From the stratosphere to the ionosphere: coupling, boundary conditions and assumptions
radiation is the main source of input energy to the terrestrial atmosphere and,
as such, it determines the Earth’s radiative balance and climate. There are multiple
evidences showing how variations in the intensity of incident solar radiation
at different wavelengths may affect all the layers of the atmosphere and the
climate on annual, decadal and millennial timescales. Therefore, there is a
strong scientific interest in developing climate models that properly describe
all aspects of the solar forcing by also including the thermosphere and
ionosphere, where solar UV flux and solar wind energy are essentially deposited.
the description of the terrestrial atmosphere from the surface up to the thermosphere
and ionosphere is a very complex problem when dealing with the solar forcing on
the climate. Thanks to numerous new observations and recent progress in our
understanding of how the thermosphere/ionosphere reacts to solar forcing, several
models have recently improved the description of the middle and upper atmosphere.
This workshop aims at comparing current numerical
models for the middle and upper atmospheres and, in the light of the
observations, identifying key issues, lacks and roads for future improvement.
leading specialists in the field will attend this workshop and describe their
approach, present the difficulties, and discuss solutions. The programme will
cover various aspects such as the ion-neutral chemistry, radiative transfer
(linear and non-linear), the dynamic coupling between the stratosphere and the
upper atmosphere, the EUV/UV solar flux (description and variability), its
interaction with the upper atmosphere (heating and ionization), geomagnetic
forcing induced by the solar wind variability and its interaction with the
magnetosphere, energetic particle precipitation in the auroral regions and all
the observations that could help to constrain these elements.
goals of this workshop are to highlight the critical issues in model developments,
discuss the choices that were made and foster collaborations between different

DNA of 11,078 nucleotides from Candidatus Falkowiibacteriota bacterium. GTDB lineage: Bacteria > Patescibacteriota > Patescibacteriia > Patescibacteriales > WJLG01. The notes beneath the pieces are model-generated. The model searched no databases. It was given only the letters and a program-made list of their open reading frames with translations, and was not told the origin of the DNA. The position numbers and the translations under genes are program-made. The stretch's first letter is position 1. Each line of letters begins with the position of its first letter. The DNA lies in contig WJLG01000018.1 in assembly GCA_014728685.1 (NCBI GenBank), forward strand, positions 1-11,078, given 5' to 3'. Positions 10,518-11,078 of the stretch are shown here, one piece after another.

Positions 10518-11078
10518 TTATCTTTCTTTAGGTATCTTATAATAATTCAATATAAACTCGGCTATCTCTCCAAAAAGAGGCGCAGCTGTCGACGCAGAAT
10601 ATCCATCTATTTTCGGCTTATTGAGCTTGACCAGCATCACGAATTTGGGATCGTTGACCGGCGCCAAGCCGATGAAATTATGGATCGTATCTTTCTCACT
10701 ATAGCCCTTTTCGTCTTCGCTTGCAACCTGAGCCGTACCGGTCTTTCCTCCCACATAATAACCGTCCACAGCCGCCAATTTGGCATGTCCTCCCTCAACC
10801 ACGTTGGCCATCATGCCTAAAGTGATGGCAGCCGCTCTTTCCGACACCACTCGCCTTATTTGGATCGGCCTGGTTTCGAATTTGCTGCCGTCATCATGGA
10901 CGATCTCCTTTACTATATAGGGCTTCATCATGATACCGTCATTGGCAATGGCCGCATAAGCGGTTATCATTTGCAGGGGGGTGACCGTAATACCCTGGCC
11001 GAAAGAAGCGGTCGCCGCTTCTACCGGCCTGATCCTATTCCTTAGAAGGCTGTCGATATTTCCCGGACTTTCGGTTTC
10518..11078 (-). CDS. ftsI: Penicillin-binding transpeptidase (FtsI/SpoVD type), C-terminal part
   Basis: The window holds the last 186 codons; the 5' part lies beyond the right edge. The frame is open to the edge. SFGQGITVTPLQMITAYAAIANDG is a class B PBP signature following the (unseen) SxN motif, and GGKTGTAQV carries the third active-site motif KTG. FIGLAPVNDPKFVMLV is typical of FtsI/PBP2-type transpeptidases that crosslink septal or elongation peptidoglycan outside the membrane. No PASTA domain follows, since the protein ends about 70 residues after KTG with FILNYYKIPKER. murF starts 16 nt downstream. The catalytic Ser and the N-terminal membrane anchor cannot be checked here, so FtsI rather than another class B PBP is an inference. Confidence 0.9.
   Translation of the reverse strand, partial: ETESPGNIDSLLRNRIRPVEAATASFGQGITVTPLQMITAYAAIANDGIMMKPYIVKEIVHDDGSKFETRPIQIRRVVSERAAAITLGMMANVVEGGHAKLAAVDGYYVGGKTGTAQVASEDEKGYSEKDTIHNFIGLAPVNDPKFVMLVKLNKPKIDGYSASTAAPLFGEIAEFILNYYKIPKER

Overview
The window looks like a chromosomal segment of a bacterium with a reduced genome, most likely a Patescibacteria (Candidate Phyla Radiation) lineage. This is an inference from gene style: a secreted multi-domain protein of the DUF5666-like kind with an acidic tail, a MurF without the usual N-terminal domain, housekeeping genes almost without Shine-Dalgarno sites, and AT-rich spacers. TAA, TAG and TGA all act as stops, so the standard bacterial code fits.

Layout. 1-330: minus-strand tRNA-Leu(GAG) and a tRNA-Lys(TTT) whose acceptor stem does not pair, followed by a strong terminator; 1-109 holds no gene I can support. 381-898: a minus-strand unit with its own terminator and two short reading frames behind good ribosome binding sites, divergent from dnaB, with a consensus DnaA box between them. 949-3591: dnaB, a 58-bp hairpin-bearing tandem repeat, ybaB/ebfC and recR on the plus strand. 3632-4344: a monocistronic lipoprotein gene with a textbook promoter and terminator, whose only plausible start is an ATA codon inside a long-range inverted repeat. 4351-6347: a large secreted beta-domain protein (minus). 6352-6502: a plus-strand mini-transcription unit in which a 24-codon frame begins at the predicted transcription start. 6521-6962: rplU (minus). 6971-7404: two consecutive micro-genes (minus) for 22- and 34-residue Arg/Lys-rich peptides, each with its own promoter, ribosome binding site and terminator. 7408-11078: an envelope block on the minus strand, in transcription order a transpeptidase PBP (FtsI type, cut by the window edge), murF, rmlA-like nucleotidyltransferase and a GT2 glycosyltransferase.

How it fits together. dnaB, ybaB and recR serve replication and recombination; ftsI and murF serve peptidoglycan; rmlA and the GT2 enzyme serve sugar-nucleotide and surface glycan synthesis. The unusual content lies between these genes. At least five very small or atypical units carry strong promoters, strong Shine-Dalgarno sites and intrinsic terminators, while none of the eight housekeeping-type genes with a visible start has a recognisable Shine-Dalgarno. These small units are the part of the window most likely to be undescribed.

is supported by the French Solar-Terrestrial Programme (PNST) and by COST
Action ES1005 (TOSCA).
PhD students or postdoctoral scientists are welcomed to
apply for a grant to support their travel expenses. Interested applicants
should send to the organizers a one page CV and a title and abstract of their
contribution to this workshop. Deadline to apply for a grant: 31 October 2012.
Registration is requested to attend to
this workshop but there is no fee. The deadline for registration is 15 November
2012 and should be done at
Leblanc (LATMOS/IPSL, firstname.lastname@example.org)
J. Lilensten (IPAG,
T. Dudok De Wit (LPC2E, email@example.com)
S. Bekki (LATMOS/IPSL, Slimane.Bekki@latmos.ipsl.fr)
P. Keckhut (LATMOS/IPSL, Philippe.Keckhut@latmos.ipsl.fr)
A. Hauchecorne (LATMOS/IPSL, firstname.lastname@example.org)
M. Marchand (LATMOS/IPSL, email@example.com)
F. Lefèvre (LATMOS/IPSL, firstname.lastname@example.org)
of the solar radiative input Convener: T. Dudok de Wit
Invited speakers: N. Krivova, G. Cessateur, I. Usoskin 2.Modelling
solar forcing from the surface to the upper atmosphere Conveners: S. Bekki, P. Keckhut, A. Hauchecorne Invited
speakers: S. Melo, A. Seppälä, E. Rozanov, H. Schmidt, F. Forget, A.
Hauchecorne, A. Marchaudon, G. Thuiller, K. Semeniuk 3.Radiative
transfer and chemistry Conveners: M. Marchand, F. Lefèvre
Invited speakers: M. Lopez-Puertas, D. Marsh, M. Sinnhuber, P. Verronen